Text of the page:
Nov. 18, 2020
Thesaurus : 05. CJCE - CJUE
Full reference: CJEU, 1st chamber, 18th of November 2020, decision C‑519/19, Ryanair DAC vs DelayFix
Summary of the decision
This decision of the CJEU of 18th of November 2020 is about the jurisdiction clause for any dispute in air transport contracts, here those of Ryanair. This decision is especially interesting about the question to know whether the professional assignee (collection company) of a debt whose holder was a consumer may or may not avail itself of the consumer protection provisions, canceling the scope of this type of clause.
The Court takes back the criteria and the solution already used in 2019 about a credit contract: the protection applies by the criterion of the parties to the contract and not of the parties to the disputes. Such a clause is effective only if the integrality of the contract is transferred to the professional, and not only some of the stipulations.
This Regulatory decision, through "private enforcement", incentivizes consumers to transfer their compensation claim (around 250 euros) to collection companies which, in turn, discipline airlines to stay on schedule.
Sept. 29, 2020
Newsletter MAFR - Law, Compliance, Regulation
Full reference: Frison-Roche, M.-A., Judge between Platform and Regulator: current example of Uber case in U.K., Newsletter MAFR - Law, Compliance, Regulation, 29th of September 2020
Summary of the news:
On 22nd of September 2017, Transport of London (TFL), London Transport Regulator, refused to renew the licence, granted on 31st of May 2012 for 5 years, authorizing Uber to transport people because of criminal offenses committed by Uber's drivers. On 26th of June 2018, The Westminster Court prolonged Uber's licence for 15 months under the condition that the platform prevent the reproachable behaviors of its drivers. After these 15 months, the TFL refused once again to prolonge Uber's licence because of the persistence of aggressions against passengers. Uber, once again, contest this decision before the Westminster Court.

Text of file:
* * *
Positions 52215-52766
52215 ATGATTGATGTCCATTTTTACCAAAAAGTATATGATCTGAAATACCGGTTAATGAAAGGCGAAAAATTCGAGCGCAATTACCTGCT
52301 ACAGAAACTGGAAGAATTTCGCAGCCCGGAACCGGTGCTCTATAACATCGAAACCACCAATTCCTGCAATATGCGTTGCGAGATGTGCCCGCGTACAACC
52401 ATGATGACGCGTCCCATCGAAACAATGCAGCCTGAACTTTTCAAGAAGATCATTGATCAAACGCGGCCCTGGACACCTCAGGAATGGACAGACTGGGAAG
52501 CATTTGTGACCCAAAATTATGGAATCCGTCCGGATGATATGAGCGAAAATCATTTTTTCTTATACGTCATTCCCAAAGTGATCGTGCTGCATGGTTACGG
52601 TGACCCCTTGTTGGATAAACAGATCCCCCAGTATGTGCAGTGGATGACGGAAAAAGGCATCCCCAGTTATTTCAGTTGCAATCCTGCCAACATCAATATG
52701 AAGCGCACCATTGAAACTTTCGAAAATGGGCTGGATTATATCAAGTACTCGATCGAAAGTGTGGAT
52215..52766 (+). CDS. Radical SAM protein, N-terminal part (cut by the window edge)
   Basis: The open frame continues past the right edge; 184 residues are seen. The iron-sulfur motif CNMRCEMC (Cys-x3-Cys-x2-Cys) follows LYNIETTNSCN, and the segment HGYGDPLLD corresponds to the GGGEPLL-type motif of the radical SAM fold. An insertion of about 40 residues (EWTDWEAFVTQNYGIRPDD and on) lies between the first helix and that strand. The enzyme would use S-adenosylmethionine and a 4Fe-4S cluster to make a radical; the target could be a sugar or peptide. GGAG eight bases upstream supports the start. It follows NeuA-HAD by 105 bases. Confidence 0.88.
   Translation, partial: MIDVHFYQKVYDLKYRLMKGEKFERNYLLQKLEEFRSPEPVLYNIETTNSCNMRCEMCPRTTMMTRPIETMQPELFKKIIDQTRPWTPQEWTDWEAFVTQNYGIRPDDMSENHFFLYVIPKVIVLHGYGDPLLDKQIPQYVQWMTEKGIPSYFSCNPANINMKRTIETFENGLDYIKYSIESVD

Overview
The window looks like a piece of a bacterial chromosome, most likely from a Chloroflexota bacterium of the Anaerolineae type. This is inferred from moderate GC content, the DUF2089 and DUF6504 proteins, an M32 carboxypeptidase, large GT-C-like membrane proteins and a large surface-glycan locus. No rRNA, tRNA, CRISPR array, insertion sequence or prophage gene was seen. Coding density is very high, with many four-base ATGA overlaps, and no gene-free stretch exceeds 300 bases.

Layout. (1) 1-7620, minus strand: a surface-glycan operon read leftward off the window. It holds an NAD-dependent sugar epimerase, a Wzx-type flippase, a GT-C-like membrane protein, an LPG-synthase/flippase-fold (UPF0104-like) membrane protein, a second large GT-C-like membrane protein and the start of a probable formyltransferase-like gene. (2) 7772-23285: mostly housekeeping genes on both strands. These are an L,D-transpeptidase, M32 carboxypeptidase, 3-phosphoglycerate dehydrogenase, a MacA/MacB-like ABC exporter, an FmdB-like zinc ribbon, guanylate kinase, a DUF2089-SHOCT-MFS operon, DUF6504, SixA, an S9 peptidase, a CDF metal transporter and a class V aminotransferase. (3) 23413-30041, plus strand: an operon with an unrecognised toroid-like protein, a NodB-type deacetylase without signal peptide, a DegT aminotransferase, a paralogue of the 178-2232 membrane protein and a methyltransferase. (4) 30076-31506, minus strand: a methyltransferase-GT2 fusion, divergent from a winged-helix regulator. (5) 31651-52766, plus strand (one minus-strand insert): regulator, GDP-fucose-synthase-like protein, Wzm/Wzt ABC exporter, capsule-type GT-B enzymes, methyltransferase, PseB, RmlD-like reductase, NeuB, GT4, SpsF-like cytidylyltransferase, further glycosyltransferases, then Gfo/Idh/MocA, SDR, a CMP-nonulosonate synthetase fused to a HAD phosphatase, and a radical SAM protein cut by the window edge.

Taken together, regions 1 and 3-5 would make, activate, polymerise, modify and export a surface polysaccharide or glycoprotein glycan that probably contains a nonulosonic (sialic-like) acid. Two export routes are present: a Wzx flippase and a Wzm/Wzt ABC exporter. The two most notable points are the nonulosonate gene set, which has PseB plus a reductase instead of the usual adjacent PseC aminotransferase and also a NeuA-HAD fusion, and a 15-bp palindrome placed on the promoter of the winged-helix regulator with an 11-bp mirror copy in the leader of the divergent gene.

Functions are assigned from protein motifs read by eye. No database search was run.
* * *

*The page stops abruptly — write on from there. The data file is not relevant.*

In a decision of 28th of September 2020, the Court observes that during the 15 months, the platform implemented many measures to prevent aggressions, that the level of maturity of these measures has improved over time and that the number of offenses was reduced over the period (passing from 55 in 2018 to 4 in 2020). The Court estimated the the implementation of this actions is sufficient to grant a new licence to Uber.
We can learn three lessons from this decision:
Read to go further:
Sept. 28, 2020
Thesaurus : 09. Juridictions étrangères
Full reference: Westminster Magistrates' Court, 28th of September 2020, Uber London Limited v. Transport for London
Dec. 9, 2019
Thesaurus : Soft Law
Full reference: ARAFER, Opinion n°2019-083 relatif aux projets de décrets approuvant les statuts de la société nationale SNCF, de la société SNCF Réseau, de la filiale mentionnée au 5° de l’article L. 2111-9 du code des transports et de la société SNCF Voyageurs, et portant diverses dispositions relatives à ces mêmes entités (related to the project of decrees approving the status of the national societies SNCF, SNCF réseau, of the subsidy mentionnes at the 5° of the article L. 2111-9 du code des transports and of SNCF Voyageurs, and carrying some dispositions related to this bodies), 9th of December 2019
Read the opinion (in French)
May 9, 2019
Thesaurus : Soft Law
Full reference : ARAFER, Opinion n°2019-028 relatif au projet d'ordonnance portant diverses dispositions relatives à la nouvelle SNCF (related to the project of ordinance carrying some dispositions related to the new SNCF), 9th of May 2019